The United States failed one basic lesson of war, never leave anything the enemy can use, - SkiBum5

Certainly this mess would not have happened if the plane was set to "self destruct" or was told to land in the ocean, but that is a war tactic, and last time I checked, we weren't officially at war with the Chinese.

I thought that the U.S. was into trading with the Chinese and exploiting, er, allying with them. Destroying the plane and possibly killing the crew would suggest to the Chinese that there's actually a cold war going on. Landing it at a Chinese base suggests at least an inkling of trust between the two countries involved.

Still, I'm quite surprised that the Chinese aren't vehemently questioning why the plane was there in the first place.

Having worked on naval aircraft for several years and knowing something of the conduct required in such situations I take contention with almost all of what SkiBum5 has written.

...never leave anything the enemy can use...
As stated on CNN and several other major news outlets, nearly all of the classified equipment on the plane was destroyed in accordance with the squadron's Emergency Destruction Bill. All naval facilities in possession of classified materials have these and they are quite specific about what goes first, second, etc. when the materials in question could fall into the wrong hands. I find no fault with the crew in the execution of their duties in that they attempted to do just this.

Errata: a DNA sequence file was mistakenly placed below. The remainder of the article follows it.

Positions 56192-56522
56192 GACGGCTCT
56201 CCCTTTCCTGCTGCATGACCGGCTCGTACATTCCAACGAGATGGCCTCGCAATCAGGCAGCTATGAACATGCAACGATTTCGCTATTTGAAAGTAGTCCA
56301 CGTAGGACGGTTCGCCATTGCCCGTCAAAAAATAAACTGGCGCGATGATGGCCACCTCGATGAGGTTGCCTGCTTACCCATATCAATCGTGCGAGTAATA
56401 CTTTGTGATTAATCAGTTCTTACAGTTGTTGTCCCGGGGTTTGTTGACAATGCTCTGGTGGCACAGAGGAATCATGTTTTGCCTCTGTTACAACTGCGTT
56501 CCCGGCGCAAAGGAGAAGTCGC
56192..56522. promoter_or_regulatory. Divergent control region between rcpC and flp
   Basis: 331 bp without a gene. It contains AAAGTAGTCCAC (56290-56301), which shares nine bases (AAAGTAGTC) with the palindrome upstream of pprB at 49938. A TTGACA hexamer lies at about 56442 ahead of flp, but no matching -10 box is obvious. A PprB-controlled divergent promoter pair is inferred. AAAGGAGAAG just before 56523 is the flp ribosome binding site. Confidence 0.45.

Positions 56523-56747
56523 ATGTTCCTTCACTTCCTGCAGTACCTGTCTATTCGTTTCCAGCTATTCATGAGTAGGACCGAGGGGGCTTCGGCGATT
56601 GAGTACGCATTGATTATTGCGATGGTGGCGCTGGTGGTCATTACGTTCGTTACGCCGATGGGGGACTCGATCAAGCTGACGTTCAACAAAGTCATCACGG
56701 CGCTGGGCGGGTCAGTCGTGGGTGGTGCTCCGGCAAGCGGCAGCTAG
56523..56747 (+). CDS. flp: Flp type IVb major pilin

However, in an environment such as this one (namely the inside of an airplane in extremis,) it may not be physically possible to destroy all of the sensitive equipment prior to landing. Most of what the crew has access to on the inside of the plane is display and data handling equipment. Radars, receivers and other such systems can usually only be accessed from the outside or via major maintenance by ground crew. The expectation that the crew could destroy all of the equipment on the aircraft is quite frankly ludicrous in this light.
With the details of the flight envelope the aircraft was in prior to landing, it is now readily apparent that the best efforts of the crew were just that, their best efforts.

The most ideal solution would be to place demolitions charges on key equipment and destroy it beyond repair as the crew abandoned the aircraft. Pre-placed charges in the external antenna housings would also be detonated. But, this equipment is not carried on-board.